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'pure' SE. Similarly, when they write - itself a minority activity - the consistent use of SE is required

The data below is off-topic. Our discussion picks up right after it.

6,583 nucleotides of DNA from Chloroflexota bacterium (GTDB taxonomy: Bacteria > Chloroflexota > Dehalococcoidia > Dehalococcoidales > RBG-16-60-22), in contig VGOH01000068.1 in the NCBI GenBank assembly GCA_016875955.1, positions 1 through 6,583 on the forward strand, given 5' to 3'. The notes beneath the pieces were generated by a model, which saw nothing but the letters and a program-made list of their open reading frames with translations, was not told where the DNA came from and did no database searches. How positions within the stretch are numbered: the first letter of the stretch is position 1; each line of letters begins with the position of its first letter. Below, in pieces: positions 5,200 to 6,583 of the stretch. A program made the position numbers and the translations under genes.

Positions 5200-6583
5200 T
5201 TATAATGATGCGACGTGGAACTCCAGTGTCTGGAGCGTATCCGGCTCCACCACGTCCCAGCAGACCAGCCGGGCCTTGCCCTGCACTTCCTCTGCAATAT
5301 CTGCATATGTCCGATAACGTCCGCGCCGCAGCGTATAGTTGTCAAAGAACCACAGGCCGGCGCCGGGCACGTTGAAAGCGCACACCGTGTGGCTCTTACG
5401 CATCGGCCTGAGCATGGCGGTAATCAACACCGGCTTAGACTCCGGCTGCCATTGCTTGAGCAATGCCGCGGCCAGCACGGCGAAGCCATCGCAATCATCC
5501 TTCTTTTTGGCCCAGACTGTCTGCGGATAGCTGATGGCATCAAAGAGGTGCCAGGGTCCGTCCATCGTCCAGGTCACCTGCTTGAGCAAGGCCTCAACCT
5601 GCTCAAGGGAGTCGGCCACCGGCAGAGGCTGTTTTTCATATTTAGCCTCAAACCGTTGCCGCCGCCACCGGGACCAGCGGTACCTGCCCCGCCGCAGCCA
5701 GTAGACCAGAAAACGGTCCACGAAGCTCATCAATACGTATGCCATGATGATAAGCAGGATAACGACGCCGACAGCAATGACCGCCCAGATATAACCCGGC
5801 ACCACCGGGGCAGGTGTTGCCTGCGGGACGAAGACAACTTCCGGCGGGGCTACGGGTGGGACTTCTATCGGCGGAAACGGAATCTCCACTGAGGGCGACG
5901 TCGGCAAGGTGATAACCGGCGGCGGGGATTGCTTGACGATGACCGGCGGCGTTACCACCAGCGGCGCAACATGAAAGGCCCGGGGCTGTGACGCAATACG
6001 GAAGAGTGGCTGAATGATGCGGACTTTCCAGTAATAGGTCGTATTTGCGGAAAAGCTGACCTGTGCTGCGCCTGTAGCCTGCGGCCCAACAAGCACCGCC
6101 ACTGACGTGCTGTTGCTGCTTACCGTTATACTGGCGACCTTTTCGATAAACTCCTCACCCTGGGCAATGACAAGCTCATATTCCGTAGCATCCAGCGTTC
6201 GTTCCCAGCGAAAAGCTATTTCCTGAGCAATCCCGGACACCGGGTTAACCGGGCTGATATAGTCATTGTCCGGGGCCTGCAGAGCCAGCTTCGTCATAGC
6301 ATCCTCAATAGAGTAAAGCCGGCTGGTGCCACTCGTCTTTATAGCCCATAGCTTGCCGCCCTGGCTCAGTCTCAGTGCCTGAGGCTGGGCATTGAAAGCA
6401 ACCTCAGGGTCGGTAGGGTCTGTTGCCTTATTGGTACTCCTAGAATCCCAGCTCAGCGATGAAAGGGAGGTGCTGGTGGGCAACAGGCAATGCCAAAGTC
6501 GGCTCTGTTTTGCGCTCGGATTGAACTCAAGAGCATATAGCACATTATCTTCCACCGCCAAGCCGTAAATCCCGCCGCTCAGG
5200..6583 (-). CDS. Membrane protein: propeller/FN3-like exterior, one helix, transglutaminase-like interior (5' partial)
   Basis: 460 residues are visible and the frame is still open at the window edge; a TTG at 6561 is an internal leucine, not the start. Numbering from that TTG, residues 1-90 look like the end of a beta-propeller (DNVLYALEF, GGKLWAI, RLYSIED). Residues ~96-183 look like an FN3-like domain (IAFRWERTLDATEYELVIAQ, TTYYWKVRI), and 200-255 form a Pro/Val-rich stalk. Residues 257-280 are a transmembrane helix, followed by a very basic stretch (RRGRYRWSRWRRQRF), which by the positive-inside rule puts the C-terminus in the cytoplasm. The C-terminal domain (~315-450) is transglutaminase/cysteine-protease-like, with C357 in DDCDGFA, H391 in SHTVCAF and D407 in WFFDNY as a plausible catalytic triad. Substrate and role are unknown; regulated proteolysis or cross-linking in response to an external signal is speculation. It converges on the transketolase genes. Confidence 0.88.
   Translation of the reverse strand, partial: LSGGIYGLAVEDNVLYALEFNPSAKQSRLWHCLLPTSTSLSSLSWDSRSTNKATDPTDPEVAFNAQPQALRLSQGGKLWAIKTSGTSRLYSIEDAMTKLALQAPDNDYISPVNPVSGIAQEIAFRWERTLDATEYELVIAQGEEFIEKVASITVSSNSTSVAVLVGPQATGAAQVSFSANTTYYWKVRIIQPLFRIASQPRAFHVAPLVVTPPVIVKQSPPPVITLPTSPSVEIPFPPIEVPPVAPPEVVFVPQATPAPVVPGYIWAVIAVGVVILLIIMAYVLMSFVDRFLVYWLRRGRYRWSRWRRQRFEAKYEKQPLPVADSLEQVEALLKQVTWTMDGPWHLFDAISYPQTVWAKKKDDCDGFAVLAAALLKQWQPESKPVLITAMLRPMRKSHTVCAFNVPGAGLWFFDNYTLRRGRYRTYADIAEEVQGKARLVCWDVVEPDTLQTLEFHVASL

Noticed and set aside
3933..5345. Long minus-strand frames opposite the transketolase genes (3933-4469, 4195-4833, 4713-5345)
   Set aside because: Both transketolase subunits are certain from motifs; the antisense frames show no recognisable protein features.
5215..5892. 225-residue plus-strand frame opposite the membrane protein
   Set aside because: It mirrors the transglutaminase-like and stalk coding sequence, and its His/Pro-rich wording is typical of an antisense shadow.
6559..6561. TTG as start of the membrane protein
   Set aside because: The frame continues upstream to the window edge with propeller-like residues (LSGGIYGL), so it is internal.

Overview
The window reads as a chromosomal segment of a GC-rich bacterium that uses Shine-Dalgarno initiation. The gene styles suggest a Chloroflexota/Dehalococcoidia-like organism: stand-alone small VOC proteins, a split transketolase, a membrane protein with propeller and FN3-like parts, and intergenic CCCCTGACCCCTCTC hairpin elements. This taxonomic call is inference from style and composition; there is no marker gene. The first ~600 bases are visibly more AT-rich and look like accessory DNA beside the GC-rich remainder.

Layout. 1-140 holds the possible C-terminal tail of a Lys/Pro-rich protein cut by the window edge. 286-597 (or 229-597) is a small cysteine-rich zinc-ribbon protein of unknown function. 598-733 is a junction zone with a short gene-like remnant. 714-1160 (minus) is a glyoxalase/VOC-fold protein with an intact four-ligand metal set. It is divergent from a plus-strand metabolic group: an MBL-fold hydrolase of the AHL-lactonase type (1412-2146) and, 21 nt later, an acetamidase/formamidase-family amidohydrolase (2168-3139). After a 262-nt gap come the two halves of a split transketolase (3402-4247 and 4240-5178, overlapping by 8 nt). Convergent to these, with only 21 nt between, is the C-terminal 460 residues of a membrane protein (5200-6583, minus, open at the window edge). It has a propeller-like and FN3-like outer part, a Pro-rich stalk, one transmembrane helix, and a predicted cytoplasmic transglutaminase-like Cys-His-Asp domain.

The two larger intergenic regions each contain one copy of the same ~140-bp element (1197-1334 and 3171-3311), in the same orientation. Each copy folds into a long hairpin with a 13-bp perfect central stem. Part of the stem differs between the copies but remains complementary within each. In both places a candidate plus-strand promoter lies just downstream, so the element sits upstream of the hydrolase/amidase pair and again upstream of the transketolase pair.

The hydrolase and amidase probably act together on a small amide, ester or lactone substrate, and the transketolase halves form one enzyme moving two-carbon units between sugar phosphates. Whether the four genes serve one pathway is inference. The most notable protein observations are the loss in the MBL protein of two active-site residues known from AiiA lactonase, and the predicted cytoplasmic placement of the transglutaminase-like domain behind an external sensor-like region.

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  ã Sincethe1980s,thenotionof standard hascometotheforeinpublicdebateabouttheEnglishlanguage.Atnationallevel,inseveralcountries butespeciallyintheUK),theconcernhasfocusedonthedevisingofanacceptablenationalcurriculumforEnglishinprimaryandsecondaryeducation. Atinternationallevel,thefocushasbeenonthequestionofwhichnationalstandardstouseinteachingEnglishasaforeignlanguage. In bothcontexts,however,thereisaneedforclearunderstandingaboutwhatStandardEnglish SE)actuallyis.Disentanglingtheissuesisbestdonefirstatnationallevel,wheretheissueshavebeenaroundalongtime,andarereasonablywellunderstood.FromthedozensofdefinitionsavailableintheliteratureonEnglish,wemayextractfiveessentialcharacteristics. DefiningStandardEnglish ãSEisavarietyofEnglish-adistinctivecombinationoflinguisticfeatureswithaparticularroletoplay.Somepeoplecallita dialect ofEnglish-andsoitis,butofaratherspecialkind,forithasnolocalbase.ThereisnothinginthegrammarandvocabularyofapieceofSEtotelluswhichpartofacountryitcomesfrom.ãThelinguisticfeaturesofSEarechieflymattersofgrammar,vocabularyandorthography spellingandpunctuation).ItisimportanttonotethatSEisnotamatterofpronunciation:SEisspokeninawidevarietyofaccents including,ofcourse,anyprestigeaccentacountrymayhave,suchasBritishReceivedPronunciation).ãSEisthevarietyofEnglishwhichcarriesmostprestigewithinacountry. Prestige isasocialconcept,wherebysomepeoplehavehighstandingintheeyesofothers,whetherthisderivesfromsocialclass,materialsuccess,politicalstrength,popularacclaim,oreducationalbackground.TheEnglishthatthesepeoplechoosetousewill,bythisveryfact,becomethestandardwithintheir IsthereaWorldStandardEnglish DavidCrystalinvestigates community. In thewordsofoneUSlinguist,SEis theEnglishusedbythepowerful amesSledd).ãTheprestigeattachedtoSEisrecognisedbyadultmembersofthecommunity,andthismotivatesthemtorecommendSEasadesirableeducationaltarget.Itisthevarietywhichisusedasthenormofcommunicationbythecommunity sleadinginstitutions,suchasitsgovernment,lawcourts,andmedia. It isthereforethevarietywhichislikelytobethemostwidelydisseminatedamongthepublic.Itwill,accordingly,bewidelyunderstood-thoughnotbyeveryone,andwithvaryingcomprehensionofsomeofitsfeatures thusmotivatingthedemandsofthe plainEnglish campaigns).Itmayormaynotbeliked.ãAlthoughSEiswidelyunderstood,itisnotwidelyproduced.Onlyaminorityofpeoplewithinacountry e.g.radionewscasters)actuallyuseitwhentheytalk.MostpeoplespeakavarietyofregionalEnglish,oranadmixtureofstandardandregionalEnglishes,andreservesuchlabelsas BBCEnglish or theQueen sEnglish forwhattheyperceivetobea pure SE.Similarly,whentheywrite-itselfaminorityactivitytheconsistentuseofSEisrequiredonlyincertaintasks suchasalettertoanewspaper,butnotnecessarilytoaclosefriend).Morethananywhereelse,SEistobefoundinprint.Onthisbasis,wemaydefinetheStandardEnglishofanEnglish-speakingcountryasaminorityvariety identifiedchieflybyitsvocabulary,grammar,andorthography)whichcarriesmostprestigeandismostwidelyunderstood. WorldStandardEnglish? If wereadthenewspapersorlistentothenewscastersaroundtheEnglish-speakingworld,wewillquicklydeveloptheimpressionthatthereisaWorldStandardEnglish WSE),actingasastronglyunifyingforceamongthevastrangeofvariationwhichexists.However,atotallyuniform,regionallyneutral,andunarguablyprestigiousvarietydoesnotyetexistworldwide.ãEachcountrywhereEnglishisafirstlanguageisawareofitslinguisticidentity,andisanxioustopreserveitfromtheinfluenceofothers.NewZealandersdonotwanttobeAustralians;Canadiansdonotwanttobe Americans ,and Americanism isperceivedasadangersignalbyusageguardianseverywhere exceptintheUSA).ãAllothercountriescanbegroupedintothosewhichfollowAmericanEnglish,thosewhichfollowBritishEnglish,andthose suchasCanada)wherethereisamixtureofinfluences.Oneofthemostnoticeablefeaturesofthisdividedusageisspelling. In certaindomains,suchascomputingandmedicine,USspellingsarebecomingincreasinglywidespread  program,disk,pediatrics , butwearealongwayfromuniformity.ãAgreatdealoflexicaldistinctivenesscanbeobservedinthespecialisedtermsoflocalpolitics,business,cultureandnaturalhistory,andinthe domestic columnsofnationalnewspapers suchasWantAds).Thereisalsoacertainamountofgrammaticaldistinctiveness,especiallybetweenUSandUKEnglish.ãThenotionofa standardpronunciation isusefulintheinternationalsettingofEnglishasasecondorforeignlanguage,butheretoothereismorethanoneteachingmodel-chiefly,BritishReceivedPronunciationandUSGeneralAmerican.WoulditbemoreprestigiousforareportfromaninternationalbodytobeinBritishorAmericanspelling?  ãThequestionofprestigeisnoteasytodetermine,ataninternationallevel,becauseofthedifferentnationalhistorieswhichcoexist.WoulditbemoreprestigiousforareportfromaninternationalbodytoappearinBritishorAmericanspelling?Shoulditreferto c rs or  utomobiles Whatimagedoitsauthorswishtoconvey?Decisionsaboutsuchmattersaremadeininnumerablecontextseveryday.Itwilltaketimebeforetheworldseesaconsensus,andonlytimewilltellwhetherthisconsensuswilldisplaythedominationofapresent-dayvarietyofEnglish suchasAmericanEnglish),developanew,compositevariety asinthekindofEnglishcommonlyheardinthecorridorsofpoweroftheEuropeanCommunity,andsometimescalled Euro-English ),orcreateanentirelyfreshvariety,basedonasetofassumptionsaboutthoseaspectsofEnglishwhicharemostusefulforinternationalpurposes asintheproposalintheearly1980stodevelopa nuclear kindofEnglishwhichwouldincludeonlythemostcommunicativefeaturesofgrammarandvocabulary).Itis,accordingly,difficulttoknowwhattoexpect,whenalanguagedevelopsaworldwidepresencetotheextentthatEnglishhas.Therearenoprecedentsforsuchageographicalspreadorforsomanyspeakers.Moreover,thespeedatwhichithasallhappenedisunprecedented:althoughthehistoryofworldEnglishcanbetracedback400years,thecurrentgrowthspurtinthelanguagehasahistoryoflessthan40years.Therehasneverbeensuchanincreaseinindependentstates UNmembershiphasmorethandoubledsince1960)norsuchagrowthinworldpopulation from2.5thousandmillionin1950to5.6thousandmillionin1994).HowwillEnglishfare howwouldanylanguagefare?),facedwithsuchresponsibilitiesandhavingtorespondtosuchpressures? The onflictbetweenInternationalismandIdentity Theexamplesabovesuggestthattherearetwochiefissues-ofinternationalismandofidentity.Theproblemisthattheseconflict.Intheformercase,anationlooksoutfromitselfattheworldasawhole,andtriestodefineitsneedsinrelationtothatworld.Inthelattercase,anationlookswithinitselfatthestructureofitssocietyandthepsychologyofitspeople,andtriestodefineitsneedsinrelationtoitssenseofnationalidentity.Correspondinglinguisticissuesautomaticallyarise.ãInternationalismimpliesintelligibility.IfthereasonforanynationwishingtopromoteEnglishistogiveitaccesstowhatthebroaderEnglish-speakingworldhastooffer,thenitiscrucialforitspeopletobeabletounderstandtheEnglishofthatworld,andtobeunderstoodintheirturn.Inshort,internationalismdemandsanagreedstandard-ingrammar,vocabulary,spelling,pronunciation,andconventionsofuse-andpromotesthenotionofaWorldStandardEnglish.ãIdentityimpliesindividuality.Ifanationwishestopreserveitsuniquenessortoestablishitspresence,andtoavoidbeingananonymousingredientinaculturalmelting-pot,thenitmustsearchforwaysofexpressingitsdifferencefromtherestoftheworld.Flags,uniforms,andothersuchsymbolswillhavetheirplace,butnothingwillbesonaturallyanduniversallypresentasanationallanguage-or,ifthereisnone,anationalvarietyofaninternationallanguage.Inshort,inthecontextofEnglish,identitydemandslinguisticdistinctiveness-ingrammar,vocabulary,spelling,pronunciation,orconventionsorlanguageuse-andpromotesthenotionofadiversesetofRegionalStandardEnglishes. The riveforIntelligibility Thepressureforinternationalintelligibilityisverystrong,andmaybynowbeunstoppable.Internationaltravel,satellitebroadcasting,worldpressandtelevision,worldstockmarkets,multinationalcorporations,intergovernmentalagencies,andmanyotherinstitutionshaveguaranteedasituationofdailycontactforhundredsofmillionsofEnglishspeakerswhotogetherrepresenteverymajorvariety.Historicalloyalties e.g.toBritain)havebeenlargelyreplacedbypragmatic,utilitarianreasoning.IfusingBritishEnglishcansellgoodsandservices,thenletBritishEnglishbeused.IfitneedsAmericanEnglish,thensobeit.Andleteitherorothersbyemployedasoccasiondemands.Itisnotsurprising,insuchaclimate,tofindacoreofEnglishgrammar,vocabularyandorthographyalreadyinwidespreaduse,atleastinprint.Thereis,however,stillsomewaytogobeforetheworldarrivesatalevelofuniformusagewhichwillguaranteeinternationalintelligibi~ityatlevelscomparabletothosefoundintranationally.Breakdownsincommunicationduetodifferencesinidiom,vocabulary,orgrammararecommonenough,evenbetweenBritishandAmericanEnglish,anddifferencesinregionalaccentcanbedevastating. The riveforIdentity Thepressuretofosternationalidentityisalsoverystrong,andthesignsarethatdivergenceisincreasing.The1990shasseennoreductioninthenumberofconflictswhichinvolveregionstryingtoestablishtheirindependence,andoneconsequenceofsuccessfulnationalismistheearlyadoptionofspeechformsmarkingalinguisticdistancebetweenthenewnationanditscolonialantecedents.Twolocalfactorsreadilyfosterthisdistancing:ãItisinevitable,firstofall,thatwhenEnglishisinclosecontactwithotherlanguages,itwilladoptsomeofthecharacteristicsofthoselanguages,especiallytheirvocabularyandprosody.Thelatter,inparticular,canbeamajorsourceoflocalvarietyidentity,asisheardinthedistinctivestresstimerhythmofIndianorCaribbeanEnglish,ortherisingintonationsofAustralianandNewZealandEnglish.ãSecondly,thefactthatEnglishisfoundallovertheworldmeansthatitwillbeusedtoexpressanunparalleledrangeoffauna,flora,andculturalfeatures.EachEnglish-speakingcountrywillaccordinglyfinditselfwiththousandsofwordstoexpressitslocalcharacter.Whetherweviewthesewordsaspartofaworldstandardoraregionalstandardwilldependchieflyontheextenttowhichtheworldatlargeisinterestedinthenotionstheyexpress.Thus,inSouthAfricanEnglish  p rtheid and imp l havebecomepartofthegeneralEnglishvocabulary,whereas dorp  smalltownorvillage )and bredie  typeofstew )havenot.ThewordsmostresistanttoworldstandardisationwillbethosewhichalreadyhaveequivalentsinStandardBritishorAmericanEnglish,suchas outwith  Scots, outside )or godown  Indian, warehouse ).Theremaybeanaturalbalancewhichthelanguagewilleventuallyachieve.Anationalisticclimatemaycauseavarietytomoveinaparticulardirectionawayfromitssourcestandard,butmaythenbepulledbackwhenmoderateswithinthecommunityfinditincreasinglydifficulttounderstandwhatisbeingsaid.Anexampleofthisactuallyhappeningwasreportedin1985byAlanMaley,atthetimetheBritishCouncilRepresentativeinSouthIndia:MrsIndiraGandhiwaspromptedtowritetoherMinistryofEducationnotsolongagotocomplainoffallingstandardsofEnglishinIndia,reportedlyafterattendinganinternationalmeetingat    whatisstandardenglish?   whichshehadbeenunabletounderstandthecontributionoftheIndiandelegate(speakinginEnglish).ThefeaturesofIndianEnglishwhichgaveMrsGandhiaproblemarewell-recognised.Whetherherreactionwasrepresentativeandinfluentialremainstobeseen.  hefutureof nglish ThereisnolinguisticsubjectmorepronetoemotionalrhetoricorwildexaggerationthatthefutureoftheEnglishlanguage.Heightsofoptimismcompletewithdepthsofpessimism.AmongtheoptimistswemaycitetheGermanphilologistJakobGrimm,whoaddressedthepointinalecturepublishedin1852: Ofallmodemlanguages,notonehasacquiredsuchgreatstrengthsandvigourastheEnglish...(it)maybecalledjustlyaLANGUAGEOFTHEWORLDandseems,liketheEnglishnation,tobedestinedtoreigninfuturewithstillmoreextensiveswayoverallpartsoftheglobe. InthelateVictorianperiod,estimatesofthenumbersofmother-tongueEnglishspeakerslivingacenturythereafter(i.e.today)oftenreachedastronomicalheights.Onewriter,inanissueofThePhoneticJournal(13September1873)calculated(withhopefulprecision)thatbytheyear2000thistotalwouldbe1,837,286,153-anestimatewhich,withthebenefitofhindsight,canbeseentobeinerrorbyafactorofsix.SuchtotalswerecommonplaceintheheadyatmospherewhichaccompaniedtheclimaxofBritishandAmericancolonialexpansion.Bycontrast,therewerethepessimists,predictingthatwithinacenturytheEnglishlanguagewouldbeinfragments.HerewemaycitetheBritishphilologistHenrySweet,whowrotein1877: ...bythattime(acenturyhence)England,America,andAustraliawillbespeakingmutuallyunintelligiblelanguages,owingtotheirindependentchangesofpronunciation. ThesamepointhadbeenmadenearlyacenturybeforebyNoahWebster,inhisDissertationsontheEnglishLanguage(1789).Websterthoughthatsuchadevelopmentwouldbe necessaryandunavoidable ,andwouldresultin alanguageinNorthAmerica,asdifferentfromthefuturelanguageofEngland,asthemodemDutch,DanishandSwedisharefromtheGerman,orfromoneanother .FromWebster spro-Americanpointofview,ofcourse,thiswouldnothavebeensuchabadthing.NeitherGrimmnorSweetprovedtobeaccurateprophets.Englishhasindeedbecomeaworldlanguage,butitisbynomeanseverywhereanditisbynomeansalwayswelcome.AndEnglishhasindeeddevelopedmanyspokenvarieties,butthesearebynomeansmutuallyunintelligible.PerhapstheonlysafegeneralisationtobemadeisthatpredictionsaboutthefutureofEnglishhaveahabitofbeingwrong. ProfessorDavidCrystal author lecturer broadcasteronlanguageandlinguistics isalsoaneditorofreferencebooks.HeisauthorofAnEncyclopedicDictionaryofLanguageandLanguagesandeditoroftheCambridgeConciseEncyclopedia.HeisamemberoftheESU sEnglishLanguageCommittee.